This blog includes updates from the Fort St. Joseph Archaeological Project sponsored by Western Michigan University in partnership with the City of Niles, the Fort St. Joseph Museum, Support the Fort, Inc. and other community groups. The Project is dedicated to archaeological research, education, community service learning, and intensive public outreach. The Principal investigator of the Project is Dr. Michael Nassaney.
Monday, July 8, 2013
Our First Day in Niles!
Our first group photo!
Fort St. Joseph's 2013 field school members! Today we left from WMU's campus at
8:45 AM to spend the day in Niles for the first time.After unloading our personal gear at our new
home and organizing our dig equipment at the field, we came together as a group
to talk about our initial feelings toward this experience.Many people (including myself) were nervous –
even though we've had a four day orientation at WMU, I still felt unprepared
for actually being in the field.But
everyone expressed excitement about doing real archaeology, most of us for the
first time.After our discussion, we met
our wonderful host Stephanie and her family, who have generously offered us
their home, the Stables, for the group to stay in for the next six weeks.She gave us a tour, and then we began to
prepare for actually working in the field.
It had been
raining throughout the day, and we had to tramp through the mud to get to the
flooded Fort St. Joseph site.We talked
about some of the difficulties of the area – from the 1930's to the 1960's it
was a landfill, so today some parts are impossible to excavate without digging
through six feet of twentieth century trash first.Also, as the area is a floodplain, we will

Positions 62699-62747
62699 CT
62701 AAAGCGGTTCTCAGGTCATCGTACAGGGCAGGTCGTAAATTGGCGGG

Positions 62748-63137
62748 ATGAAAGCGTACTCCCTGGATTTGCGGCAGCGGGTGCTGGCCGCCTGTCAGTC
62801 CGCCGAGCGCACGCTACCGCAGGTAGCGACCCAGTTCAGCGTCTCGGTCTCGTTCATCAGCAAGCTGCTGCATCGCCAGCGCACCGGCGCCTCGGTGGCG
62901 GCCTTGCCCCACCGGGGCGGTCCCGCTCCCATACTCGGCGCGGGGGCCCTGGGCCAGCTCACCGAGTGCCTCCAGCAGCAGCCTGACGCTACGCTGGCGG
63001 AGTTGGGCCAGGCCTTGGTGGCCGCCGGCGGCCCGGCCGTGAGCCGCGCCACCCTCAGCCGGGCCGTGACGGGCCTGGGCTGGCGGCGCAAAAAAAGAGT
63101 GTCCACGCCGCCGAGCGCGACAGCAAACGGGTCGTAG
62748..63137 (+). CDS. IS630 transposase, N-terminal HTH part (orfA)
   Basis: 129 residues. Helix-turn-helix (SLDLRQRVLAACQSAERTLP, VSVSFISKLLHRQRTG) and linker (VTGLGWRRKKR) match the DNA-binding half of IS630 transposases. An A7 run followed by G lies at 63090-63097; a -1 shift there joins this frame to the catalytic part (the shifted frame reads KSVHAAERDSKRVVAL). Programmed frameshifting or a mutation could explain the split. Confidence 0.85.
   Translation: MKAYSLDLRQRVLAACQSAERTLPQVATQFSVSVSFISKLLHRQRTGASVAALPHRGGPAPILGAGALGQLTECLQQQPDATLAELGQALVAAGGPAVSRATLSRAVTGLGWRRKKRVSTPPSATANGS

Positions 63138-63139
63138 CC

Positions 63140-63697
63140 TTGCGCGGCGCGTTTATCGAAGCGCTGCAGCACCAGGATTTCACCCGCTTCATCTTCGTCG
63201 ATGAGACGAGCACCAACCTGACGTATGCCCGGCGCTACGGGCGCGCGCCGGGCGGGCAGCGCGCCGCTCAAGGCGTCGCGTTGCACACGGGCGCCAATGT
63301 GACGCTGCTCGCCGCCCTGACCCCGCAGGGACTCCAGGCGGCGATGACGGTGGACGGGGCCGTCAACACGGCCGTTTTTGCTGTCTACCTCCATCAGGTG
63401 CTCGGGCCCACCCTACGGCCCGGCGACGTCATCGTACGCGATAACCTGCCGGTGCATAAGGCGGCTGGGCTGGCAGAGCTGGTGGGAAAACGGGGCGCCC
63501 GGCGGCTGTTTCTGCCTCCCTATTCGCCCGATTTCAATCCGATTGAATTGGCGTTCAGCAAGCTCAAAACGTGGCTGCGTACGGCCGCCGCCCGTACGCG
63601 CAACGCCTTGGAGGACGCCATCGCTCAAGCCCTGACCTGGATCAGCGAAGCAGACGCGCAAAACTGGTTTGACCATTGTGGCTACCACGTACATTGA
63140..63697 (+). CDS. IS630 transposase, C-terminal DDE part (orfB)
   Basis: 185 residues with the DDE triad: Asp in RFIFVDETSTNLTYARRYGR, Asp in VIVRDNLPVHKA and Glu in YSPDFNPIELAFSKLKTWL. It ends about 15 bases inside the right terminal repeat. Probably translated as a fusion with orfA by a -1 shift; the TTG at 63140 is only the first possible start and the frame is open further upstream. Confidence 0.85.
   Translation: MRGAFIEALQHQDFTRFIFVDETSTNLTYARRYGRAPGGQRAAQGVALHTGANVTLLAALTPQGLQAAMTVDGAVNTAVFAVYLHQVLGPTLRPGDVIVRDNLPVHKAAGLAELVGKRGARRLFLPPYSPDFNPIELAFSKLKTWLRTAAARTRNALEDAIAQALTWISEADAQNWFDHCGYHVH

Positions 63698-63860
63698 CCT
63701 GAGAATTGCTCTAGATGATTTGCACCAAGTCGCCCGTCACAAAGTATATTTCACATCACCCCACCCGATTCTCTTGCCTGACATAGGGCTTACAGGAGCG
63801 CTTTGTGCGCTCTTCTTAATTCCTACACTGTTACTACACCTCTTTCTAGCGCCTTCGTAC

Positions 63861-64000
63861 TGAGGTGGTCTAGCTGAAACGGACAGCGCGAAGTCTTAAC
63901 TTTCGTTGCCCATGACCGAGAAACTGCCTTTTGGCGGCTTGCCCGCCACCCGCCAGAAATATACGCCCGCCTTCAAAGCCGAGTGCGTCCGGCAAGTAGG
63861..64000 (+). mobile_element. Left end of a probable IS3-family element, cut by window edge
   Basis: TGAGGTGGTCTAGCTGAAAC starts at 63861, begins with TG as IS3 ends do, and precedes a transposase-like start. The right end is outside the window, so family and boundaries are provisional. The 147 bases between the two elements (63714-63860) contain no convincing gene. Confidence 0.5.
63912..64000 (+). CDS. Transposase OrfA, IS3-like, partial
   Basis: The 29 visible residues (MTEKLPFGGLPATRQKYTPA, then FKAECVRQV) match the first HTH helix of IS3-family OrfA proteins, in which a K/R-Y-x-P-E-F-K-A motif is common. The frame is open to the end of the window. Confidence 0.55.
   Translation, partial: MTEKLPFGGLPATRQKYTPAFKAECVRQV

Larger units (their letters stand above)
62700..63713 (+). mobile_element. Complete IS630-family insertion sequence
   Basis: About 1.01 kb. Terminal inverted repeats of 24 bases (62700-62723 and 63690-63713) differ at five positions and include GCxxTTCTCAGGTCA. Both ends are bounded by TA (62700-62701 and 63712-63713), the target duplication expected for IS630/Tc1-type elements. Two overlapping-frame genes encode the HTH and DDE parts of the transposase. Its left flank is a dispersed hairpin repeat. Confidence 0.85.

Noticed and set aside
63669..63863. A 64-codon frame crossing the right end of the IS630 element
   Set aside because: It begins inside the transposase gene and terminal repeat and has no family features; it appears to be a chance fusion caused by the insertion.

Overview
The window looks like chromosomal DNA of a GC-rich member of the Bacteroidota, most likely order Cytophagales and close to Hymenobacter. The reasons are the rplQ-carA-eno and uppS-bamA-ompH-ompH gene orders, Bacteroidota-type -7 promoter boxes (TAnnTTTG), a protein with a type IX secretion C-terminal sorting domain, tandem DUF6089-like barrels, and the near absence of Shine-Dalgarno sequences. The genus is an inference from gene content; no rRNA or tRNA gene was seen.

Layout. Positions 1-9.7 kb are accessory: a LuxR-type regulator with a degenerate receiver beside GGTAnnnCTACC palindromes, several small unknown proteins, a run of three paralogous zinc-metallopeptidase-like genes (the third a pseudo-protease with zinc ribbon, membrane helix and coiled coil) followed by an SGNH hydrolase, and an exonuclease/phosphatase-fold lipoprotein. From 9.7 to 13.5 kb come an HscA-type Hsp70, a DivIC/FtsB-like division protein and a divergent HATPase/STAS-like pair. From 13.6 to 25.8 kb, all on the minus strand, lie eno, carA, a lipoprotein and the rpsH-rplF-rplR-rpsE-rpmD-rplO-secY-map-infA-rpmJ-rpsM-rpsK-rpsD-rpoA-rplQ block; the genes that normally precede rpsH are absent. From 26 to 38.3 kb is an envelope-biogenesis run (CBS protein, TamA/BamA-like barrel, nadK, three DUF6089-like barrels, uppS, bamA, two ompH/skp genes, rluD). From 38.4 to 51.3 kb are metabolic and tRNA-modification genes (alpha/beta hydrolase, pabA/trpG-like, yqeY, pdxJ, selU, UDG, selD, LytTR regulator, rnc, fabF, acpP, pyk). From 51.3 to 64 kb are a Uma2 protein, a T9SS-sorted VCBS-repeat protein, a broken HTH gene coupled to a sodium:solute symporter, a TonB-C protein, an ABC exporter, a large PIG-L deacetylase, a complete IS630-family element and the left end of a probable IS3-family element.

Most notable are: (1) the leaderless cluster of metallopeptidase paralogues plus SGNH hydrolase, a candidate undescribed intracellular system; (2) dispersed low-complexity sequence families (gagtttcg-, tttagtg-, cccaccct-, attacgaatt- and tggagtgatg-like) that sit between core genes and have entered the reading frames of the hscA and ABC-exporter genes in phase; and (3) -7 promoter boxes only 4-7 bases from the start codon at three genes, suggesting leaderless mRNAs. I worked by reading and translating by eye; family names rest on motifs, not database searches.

need to drain the area of water first, a process which has been started by our
staff member, Alex, as well as an extremely helpful volunteer, Neil.We will also need to clear the area of
vegetation before we can dig.
Admiring the massive boulder
the floodplain, we quickly stopped at the recently re-dedicated Boulder.It was placed in 1913 to commemorate Fort St.
Joseph, although how (or why!) they moved a 65 ton boulder is beyond me.
went to the terrace to see where we will begin digging.Pits have been dug here by previous field
schools, but there is still a blank area on our map which we want to learn more
about.We spent an hour or so clearing
the site with machetes, grass whips, and rakes, and kept an eye out for spiders
and tick bites after swapping scary bug stories earlier in the day.It was hard work, but we managed to do okay
for a first time – Dr. Nassaney gave us a B+.
Aaron and James getting acquainted
came back to the Stables for a dinner hosted by Stephanie, her family, and her
friends.It was overwhelming to me how
much everyone in this community I've met really does care about the Fort St.
Joseph Archaeological Project.Dr.
Nassaney had told us that the community was supportive, but after the delicious
dinner and friendly new faces I am starting to understand how right he is.I was nervous before coming, but now that I
have met people interested in what we are doing and gotten to know my fellow
students better, I already feel comfortable and excited to continue.Our first day was long, but I have a feeling
that this whole thing will be finished all too soon.